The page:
GroupMe is another app, but it’s unfortunately not available in the Canadian iTunes store. I can’t test it.
I know a lot of people who love their Blackberries because of BBM, so the ability of apps to share this functionality across all different types of smartphones might be a text killer and save us all some money. I wonder if Beluga will ever make it into the Blackberry app store… hmm…
Are there other similar messenger apps to try out? Let me know.
Thank you, Netflix Canada. Sure, it’s has only one season of Hoarders (not… that… I.. watch… it…) and some sub-par programming choices (no, Netflix, I am not interested in anything from Jeff Dunham). But it also has the first three seasons of Mad Men, all seasons of The Kids in the Hall, Faulty Towers, documentaries galore and tons of A-list movies.
This is why I’m perplexed to read some statuses updates on Facebook and Twitter where people are thinking of quitting. Is it that these people have a cable subscription and are used to a wider selection of programming choice? Or is this service actually more expensive for Canadians than Netflix’s $8/month subscription fee?
A recent Credit Suisse study outlined in Forbes suggests a Canadian Netflix subscriber watching a standard definition video would see his or her broadband usage go up by roughly 1GB an hour. “Based on Rogers Communications’ data pricing structure,” the study says, “this would have resulted in a $12 per month increase in broadband for our test home.”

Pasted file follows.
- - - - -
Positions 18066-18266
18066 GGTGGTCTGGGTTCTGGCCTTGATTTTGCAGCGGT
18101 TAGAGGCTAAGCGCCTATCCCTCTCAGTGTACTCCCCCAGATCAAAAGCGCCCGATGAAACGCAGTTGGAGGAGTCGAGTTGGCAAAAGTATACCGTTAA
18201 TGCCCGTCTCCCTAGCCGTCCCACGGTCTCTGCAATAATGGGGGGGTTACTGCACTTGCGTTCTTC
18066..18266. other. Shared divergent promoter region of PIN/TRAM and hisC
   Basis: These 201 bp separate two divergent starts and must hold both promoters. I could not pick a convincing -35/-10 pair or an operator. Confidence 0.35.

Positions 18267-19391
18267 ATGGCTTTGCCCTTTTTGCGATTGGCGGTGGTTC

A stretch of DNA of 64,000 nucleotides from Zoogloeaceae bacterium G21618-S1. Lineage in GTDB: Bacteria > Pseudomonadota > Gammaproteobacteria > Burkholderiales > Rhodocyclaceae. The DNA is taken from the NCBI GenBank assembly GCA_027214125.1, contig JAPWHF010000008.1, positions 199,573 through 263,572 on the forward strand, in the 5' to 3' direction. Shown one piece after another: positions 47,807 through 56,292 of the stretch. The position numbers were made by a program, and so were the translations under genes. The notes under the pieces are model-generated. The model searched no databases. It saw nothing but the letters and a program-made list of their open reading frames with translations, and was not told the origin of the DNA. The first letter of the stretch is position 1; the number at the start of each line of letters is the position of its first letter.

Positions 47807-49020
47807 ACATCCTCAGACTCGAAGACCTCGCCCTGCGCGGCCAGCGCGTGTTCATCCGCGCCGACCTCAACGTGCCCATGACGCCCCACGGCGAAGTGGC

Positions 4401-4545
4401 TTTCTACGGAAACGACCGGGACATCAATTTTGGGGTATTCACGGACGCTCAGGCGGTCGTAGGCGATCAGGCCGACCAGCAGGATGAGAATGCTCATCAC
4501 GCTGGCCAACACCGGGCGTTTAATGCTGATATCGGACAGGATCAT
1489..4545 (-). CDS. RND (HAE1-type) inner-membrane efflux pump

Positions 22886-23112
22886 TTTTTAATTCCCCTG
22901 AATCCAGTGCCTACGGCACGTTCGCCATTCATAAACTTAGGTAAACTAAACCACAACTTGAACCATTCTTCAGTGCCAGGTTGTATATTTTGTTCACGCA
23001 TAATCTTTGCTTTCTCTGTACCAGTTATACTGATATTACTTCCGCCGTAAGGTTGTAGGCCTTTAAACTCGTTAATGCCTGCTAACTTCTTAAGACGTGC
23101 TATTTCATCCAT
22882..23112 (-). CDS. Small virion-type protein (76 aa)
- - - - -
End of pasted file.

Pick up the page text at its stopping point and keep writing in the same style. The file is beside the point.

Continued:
I haven’t heard from others whether they’ve experienced this type of sticker shock by watching video with Netflix. The main complaint I see revolves around content selection.
For me, however, the no commercials (yet?), fast streaming (due in large part to my good internet connection) and number of titles (including those I wouldn’t pay iTunes to watch – see mention of Hoarders) makes it worthwhile.
Maybe that’s the point… Perhaps Netflix is only really good to someone like me who has been away from cable television for over a year. Even if I were with Rogers Internet and needed to purchase a higher broadband subscription, $20/month is still worth it. It’s still cheaper than what I was paying for cable with, to be honest, some really horrible programming choices.
What about you? If you subscribe to Netflix, do you like it? If you don’t, what’s holding you back?
Lately, I’ve needed to look to Google to get some information about vitamins. It’s been a frustrating experience. The first two pages of findings were uselessly filled with links to content farms. What’s the problem?